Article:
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Should I switch to Universal Credit from legacy benefits such as tax credits or housing benefit?

If you’re currently on a legacy benefit such as working tax credit or income support, find out when you will have to move to Universal Credit and how you can check if you will be better or worse off.

Should I move to Universal Credit?

Universal Credit is gradually replacing six benefits, known as legacy benefits. If you’re claiming these you will eventually be moved to Universal Credit and get a single amount that will support you with the costs of everyday living, housing, bringing up children, caring or illness and disability.  

The benefits being replaced are:

  • Housing Benefit

  • Child Tax Credit

  • Working Tax Credit

  • Income Support

  • Income-based Jobseeker’s Allowance

  • Income-related Employment and Support Allowance

Should I ask DWP to switch to Universal Credit from legacy benefits?

The DWP is starting to contact people about moving to Universal Credit. You can decide to move sooner as some people will be better off moving to Universal Credit. 

However, this isn’t a decision to make lightly: once you move to Universal Credit from a legacy benefit, you can’t change your mind, even if you receive less money. 

The rules around Universal Credit are also different to legacy benefits which may mean you have to change the way you do things and manage your money.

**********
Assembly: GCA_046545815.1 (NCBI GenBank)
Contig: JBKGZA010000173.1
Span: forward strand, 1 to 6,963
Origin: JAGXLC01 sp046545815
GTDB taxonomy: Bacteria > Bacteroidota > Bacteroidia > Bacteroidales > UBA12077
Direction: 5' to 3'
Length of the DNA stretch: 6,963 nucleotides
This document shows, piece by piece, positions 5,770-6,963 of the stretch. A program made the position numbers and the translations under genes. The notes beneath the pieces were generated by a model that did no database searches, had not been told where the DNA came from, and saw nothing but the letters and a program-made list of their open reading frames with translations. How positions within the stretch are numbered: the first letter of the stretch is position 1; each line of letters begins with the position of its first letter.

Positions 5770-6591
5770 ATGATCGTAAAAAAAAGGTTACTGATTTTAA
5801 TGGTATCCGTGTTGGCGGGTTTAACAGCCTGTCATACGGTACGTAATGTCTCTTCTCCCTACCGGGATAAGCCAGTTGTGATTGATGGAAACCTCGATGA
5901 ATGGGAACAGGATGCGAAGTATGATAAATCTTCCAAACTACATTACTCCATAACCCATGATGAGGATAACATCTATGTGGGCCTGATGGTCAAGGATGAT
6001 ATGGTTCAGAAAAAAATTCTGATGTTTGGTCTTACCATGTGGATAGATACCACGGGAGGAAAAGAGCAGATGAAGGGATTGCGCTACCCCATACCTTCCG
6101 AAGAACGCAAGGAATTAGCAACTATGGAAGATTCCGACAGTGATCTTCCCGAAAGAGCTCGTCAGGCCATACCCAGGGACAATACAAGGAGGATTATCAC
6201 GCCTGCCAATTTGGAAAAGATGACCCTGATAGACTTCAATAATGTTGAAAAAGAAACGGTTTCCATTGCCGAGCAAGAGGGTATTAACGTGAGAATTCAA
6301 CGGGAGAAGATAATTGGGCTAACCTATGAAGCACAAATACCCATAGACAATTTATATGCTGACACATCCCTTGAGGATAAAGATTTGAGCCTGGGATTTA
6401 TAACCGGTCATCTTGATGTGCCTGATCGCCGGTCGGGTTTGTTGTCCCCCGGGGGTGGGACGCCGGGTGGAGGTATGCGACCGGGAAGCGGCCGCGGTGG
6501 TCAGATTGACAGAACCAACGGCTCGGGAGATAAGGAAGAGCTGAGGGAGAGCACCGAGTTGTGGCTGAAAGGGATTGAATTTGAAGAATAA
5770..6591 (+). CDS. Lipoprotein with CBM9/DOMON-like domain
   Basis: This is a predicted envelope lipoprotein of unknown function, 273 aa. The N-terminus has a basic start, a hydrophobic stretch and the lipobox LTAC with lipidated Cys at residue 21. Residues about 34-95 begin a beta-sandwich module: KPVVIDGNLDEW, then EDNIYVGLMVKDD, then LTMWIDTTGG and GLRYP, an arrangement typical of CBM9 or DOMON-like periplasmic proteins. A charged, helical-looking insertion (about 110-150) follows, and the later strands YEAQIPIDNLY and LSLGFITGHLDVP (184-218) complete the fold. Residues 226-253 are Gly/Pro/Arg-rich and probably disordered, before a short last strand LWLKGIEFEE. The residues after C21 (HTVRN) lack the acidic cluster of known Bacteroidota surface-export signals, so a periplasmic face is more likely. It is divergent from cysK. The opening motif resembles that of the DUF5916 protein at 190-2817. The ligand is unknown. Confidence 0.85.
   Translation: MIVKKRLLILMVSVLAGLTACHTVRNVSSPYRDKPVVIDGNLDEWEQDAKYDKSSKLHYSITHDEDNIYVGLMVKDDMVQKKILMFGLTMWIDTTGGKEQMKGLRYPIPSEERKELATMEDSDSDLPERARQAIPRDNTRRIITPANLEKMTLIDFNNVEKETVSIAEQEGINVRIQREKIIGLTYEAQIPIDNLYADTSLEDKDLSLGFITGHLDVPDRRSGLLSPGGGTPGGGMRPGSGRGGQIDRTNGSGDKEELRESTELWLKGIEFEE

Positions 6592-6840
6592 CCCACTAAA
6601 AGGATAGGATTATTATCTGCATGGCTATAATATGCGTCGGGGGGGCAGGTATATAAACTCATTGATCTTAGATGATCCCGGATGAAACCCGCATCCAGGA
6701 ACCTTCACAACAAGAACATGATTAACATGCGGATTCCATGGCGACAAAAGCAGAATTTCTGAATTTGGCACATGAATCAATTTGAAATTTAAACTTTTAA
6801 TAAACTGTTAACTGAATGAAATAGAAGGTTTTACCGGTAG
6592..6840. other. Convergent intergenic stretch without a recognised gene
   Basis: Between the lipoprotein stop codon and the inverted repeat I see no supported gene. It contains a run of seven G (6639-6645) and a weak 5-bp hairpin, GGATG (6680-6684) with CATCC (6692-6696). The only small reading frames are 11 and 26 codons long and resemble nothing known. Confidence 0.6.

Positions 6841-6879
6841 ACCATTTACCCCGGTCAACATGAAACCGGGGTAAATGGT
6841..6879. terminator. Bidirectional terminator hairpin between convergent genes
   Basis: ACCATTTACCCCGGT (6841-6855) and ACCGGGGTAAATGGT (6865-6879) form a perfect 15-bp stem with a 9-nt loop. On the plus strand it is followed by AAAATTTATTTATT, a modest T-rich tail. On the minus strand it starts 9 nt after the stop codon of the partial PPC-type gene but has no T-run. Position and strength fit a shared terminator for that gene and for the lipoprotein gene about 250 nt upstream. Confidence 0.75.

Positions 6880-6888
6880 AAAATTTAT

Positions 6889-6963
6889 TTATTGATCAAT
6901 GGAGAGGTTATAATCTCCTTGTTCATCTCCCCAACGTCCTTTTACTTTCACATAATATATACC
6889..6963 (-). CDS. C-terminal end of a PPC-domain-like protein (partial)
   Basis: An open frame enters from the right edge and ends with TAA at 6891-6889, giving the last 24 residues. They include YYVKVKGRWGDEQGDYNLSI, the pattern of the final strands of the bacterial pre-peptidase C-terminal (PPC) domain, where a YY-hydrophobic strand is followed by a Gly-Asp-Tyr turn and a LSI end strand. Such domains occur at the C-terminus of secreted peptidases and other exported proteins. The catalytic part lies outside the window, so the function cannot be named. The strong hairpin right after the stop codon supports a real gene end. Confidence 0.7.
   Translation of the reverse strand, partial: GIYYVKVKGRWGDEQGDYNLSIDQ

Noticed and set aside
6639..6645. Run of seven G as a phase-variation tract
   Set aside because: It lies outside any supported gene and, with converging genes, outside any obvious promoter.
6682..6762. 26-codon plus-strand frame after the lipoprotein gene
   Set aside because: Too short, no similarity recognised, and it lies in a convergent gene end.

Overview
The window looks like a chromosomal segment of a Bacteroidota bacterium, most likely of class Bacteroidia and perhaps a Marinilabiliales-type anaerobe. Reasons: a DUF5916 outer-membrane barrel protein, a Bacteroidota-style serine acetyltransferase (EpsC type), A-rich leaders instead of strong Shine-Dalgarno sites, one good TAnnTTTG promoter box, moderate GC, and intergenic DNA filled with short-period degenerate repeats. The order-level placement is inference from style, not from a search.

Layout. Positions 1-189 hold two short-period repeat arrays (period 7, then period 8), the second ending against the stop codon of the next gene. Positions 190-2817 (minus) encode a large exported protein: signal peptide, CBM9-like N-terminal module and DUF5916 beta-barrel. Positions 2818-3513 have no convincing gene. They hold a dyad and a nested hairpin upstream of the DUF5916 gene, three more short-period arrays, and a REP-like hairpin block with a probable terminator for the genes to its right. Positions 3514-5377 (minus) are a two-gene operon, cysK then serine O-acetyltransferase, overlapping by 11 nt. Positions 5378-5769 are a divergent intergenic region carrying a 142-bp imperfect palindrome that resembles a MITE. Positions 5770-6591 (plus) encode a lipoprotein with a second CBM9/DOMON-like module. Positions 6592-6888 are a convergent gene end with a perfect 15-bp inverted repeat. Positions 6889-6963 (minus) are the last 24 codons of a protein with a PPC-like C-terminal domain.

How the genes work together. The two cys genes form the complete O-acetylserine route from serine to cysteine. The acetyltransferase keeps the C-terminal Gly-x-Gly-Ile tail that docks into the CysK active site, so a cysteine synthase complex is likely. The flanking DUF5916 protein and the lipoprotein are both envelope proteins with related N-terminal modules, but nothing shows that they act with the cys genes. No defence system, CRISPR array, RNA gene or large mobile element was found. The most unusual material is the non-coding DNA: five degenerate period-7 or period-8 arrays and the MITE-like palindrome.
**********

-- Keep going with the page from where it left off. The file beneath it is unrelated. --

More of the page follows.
So you need to make sure Universal Credit is right for you and your circumstances before you claim. 

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If I don’t apply for Universal Credit now, when will I be moved?

You will continue to receive your legacy benefit(s), but you will eventually move to Universal Credit under one of these ways:

You have a change of circumstances

If you have a change of circumstances, for example, you start or finish a job, have a new baby, a partner moves in or out of the family home, or you start or stop an illness or disability claim you might be asked to make a new claim for Universal Credit.

You should always report a change of circumstancesOpens in a new window Not reporting it could mean you are paid too much or little in benefits. You could also be fined if you deliberately keep quiet about anything in your life that could affect your payments.

If you have a choice between staying on your current benefits and moving to Universal Credit, make sure you seek advice from a benefits specialist who can give you confidential advice about your situation. 

 

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You will be invited to move by the DWP onto Universal Credit

Eventually all legacy benefits will stop. If you’re claiming one of these, you will be moved onto Universal Credit at some point before December 2024. This programme is sometimes called ‘managed migration’. 

The DWP will write you a letter when it’s your time to move. If your Universal Credit entitlement is less than you currently get from your legacy benefits, you will receive a top up to keep your Universal Credit payment the same as the amount you’re getting now.